That’s A Great Question!
I’ve been doing some workshops recently, and have been asked a couple of great questions:
What happens to my clients and my files when I die?
This is something you need to think about. Obviously, we’d all like to think that we will have some warning of the end of our practising life, and most of us will. However, it’s a good idea to think about the unthinkable, and something put in place, which, like insurance, you hope you’ll never need.
The easiest way I have come across to deal with this question is to arrange with another practitioner that they will step in in the event of an emergency, and contact your clients, and deal with your files however you would like them to be dealt with. In the accountancy profession, they call such a person an “Alternate.” You can read more about Alternate arrangements here, and topics to consider including in your Alternates agreement here.
How do I choose an issue to focus on?
I often say that your marketing will be easier if you focus your area of interest to a problem or issue the client is seeking help for. However, when you are starting out it can be difficult to decide where that focus should be. I believe it was Robin Roberts who suggested, “Make your mess your message.” In other words, take an area that has been a struggle for you, and use that as your starting point. You have first-hand experience of the problem, you have explored potential solutions, and you can offer others in the same boat a depth of empathy that only experience can give. You don’t need to disclose large details of your own life, but you can show that you know what the struggle is like.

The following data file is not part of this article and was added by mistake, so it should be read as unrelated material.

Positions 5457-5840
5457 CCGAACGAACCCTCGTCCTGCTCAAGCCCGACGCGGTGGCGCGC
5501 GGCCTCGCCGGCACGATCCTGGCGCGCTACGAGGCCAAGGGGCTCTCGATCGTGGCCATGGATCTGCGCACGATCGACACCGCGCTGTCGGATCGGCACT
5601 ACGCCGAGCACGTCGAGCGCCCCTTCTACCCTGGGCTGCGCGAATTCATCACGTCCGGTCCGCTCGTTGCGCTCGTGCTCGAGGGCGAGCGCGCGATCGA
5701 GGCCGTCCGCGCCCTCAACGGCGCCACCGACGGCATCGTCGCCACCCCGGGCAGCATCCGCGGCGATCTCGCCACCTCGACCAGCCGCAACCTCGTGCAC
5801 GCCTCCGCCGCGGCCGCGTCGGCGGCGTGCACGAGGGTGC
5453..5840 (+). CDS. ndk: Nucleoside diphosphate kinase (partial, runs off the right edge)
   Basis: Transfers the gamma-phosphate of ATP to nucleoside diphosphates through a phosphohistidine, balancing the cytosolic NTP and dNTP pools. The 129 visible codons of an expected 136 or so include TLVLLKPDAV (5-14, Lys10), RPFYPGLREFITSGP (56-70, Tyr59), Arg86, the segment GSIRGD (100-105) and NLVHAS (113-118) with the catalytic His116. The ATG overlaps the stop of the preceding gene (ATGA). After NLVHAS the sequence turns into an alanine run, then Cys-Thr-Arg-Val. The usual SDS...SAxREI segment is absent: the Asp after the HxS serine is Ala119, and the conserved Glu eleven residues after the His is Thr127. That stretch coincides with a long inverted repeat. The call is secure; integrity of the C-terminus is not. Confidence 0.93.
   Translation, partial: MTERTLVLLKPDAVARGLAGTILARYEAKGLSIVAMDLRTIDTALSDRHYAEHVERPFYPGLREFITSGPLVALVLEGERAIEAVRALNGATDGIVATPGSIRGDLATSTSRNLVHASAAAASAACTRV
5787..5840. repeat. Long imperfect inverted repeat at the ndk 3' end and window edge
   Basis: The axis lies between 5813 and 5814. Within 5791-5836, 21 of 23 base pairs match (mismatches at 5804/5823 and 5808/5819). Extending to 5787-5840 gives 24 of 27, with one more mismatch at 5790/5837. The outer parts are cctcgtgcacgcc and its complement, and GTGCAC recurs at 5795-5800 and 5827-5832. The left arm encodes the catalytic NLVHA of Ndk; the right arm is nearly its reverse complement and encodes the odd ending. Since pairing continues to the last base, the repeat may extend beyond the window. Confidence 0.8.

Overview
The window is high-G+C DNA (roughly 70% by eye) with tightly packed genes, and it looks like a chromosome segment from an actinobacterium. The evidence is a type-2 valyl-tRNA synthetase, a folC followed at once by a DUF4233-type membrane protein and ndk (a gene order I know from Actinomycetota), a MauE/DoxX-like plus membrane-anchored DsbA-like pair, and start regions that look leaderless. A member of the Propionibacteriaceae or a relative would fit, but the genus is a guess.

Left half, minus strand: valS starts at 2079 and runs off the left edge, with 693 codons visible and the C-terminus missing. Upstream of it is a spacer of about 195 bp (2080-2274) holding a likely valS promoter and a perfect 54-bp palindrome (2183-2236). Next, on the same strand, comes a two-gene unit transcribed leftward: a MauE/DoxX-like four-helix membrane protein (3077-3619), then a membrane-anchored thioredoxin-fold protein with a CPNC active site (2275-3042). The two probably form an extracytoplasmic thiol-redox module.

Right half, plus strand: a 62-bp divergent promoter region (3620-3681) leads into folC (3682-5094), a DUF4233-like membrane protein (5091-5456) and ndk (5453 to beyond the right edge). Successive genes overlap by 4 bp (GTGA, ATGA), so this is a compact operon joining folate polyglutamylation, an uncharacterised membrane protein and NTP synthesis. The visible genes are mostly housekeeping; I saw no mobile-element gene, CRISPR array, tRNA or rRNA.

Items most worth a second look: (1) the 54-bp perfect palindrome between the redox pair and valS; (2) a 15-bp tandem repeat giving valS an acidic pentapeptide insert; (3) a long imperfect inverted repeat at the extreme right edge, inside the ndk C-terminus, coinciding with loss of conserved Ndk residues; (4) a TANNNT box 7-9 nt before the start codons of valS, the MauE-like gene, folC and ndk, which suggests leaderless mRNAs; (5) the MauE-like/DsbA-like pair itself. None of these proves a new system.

I hadn’t heard Robin Roberts’ advice when I chose to focus on helping therapists to make their practices financially viable, or helping my therapy clients with their relationships (including the relationship with themselves,) but that is what I have done.
I know my ideal client, but what should I do now?
Okay, you say, so I know what service I’m offering. I know what I want in return. I know who I’m offering to. So, now what do I do? How do I find my clients?
Let’s say your ideal client is a high functioning woman with a harsh inner critic. She wants to learn to love herself more. How do you go about finding her?
The first question to ask is where such a woman is likely to be found? Offline, you might consider attending networking meetings, such as BNI, Network Ireland, or the Professional Woman’s Network. You could write an article for or take an advertisement in a suitable magazine. You might present a talk or a class on alternative ways to motivate yourself. You might join a meet up group or take a class, where you could make connections. Online, you might write a post for LinkedIn, aimed directly at professional and executive women on a relevant topic, such as how self-compassion can reduce stress.
Let’s say your ideal client is a young adult exploring their sexuality. They want the space to be able to talk in a confidential and non-judgemental space. How do you go about finding him?
Where is a young adult likely to be found? Offline, you might consider colleges. College counselling resources are often limited, and they may be glad of some support. Again, you might like to write an article for a student magazine or present a talk to students. You might also consider talking to GPs. You could sponsor an event (around Pride Day?), or you could take a stand at a convention and talk to people who are there.
Are you beginning to get the picture?
When you narrow the idea of your client, the places where to find them become clearer, and then you can make a choice about how to reach them, that suits you.
If I can help you with any questions about your practice, please contact me here for a free 20 minute consultation.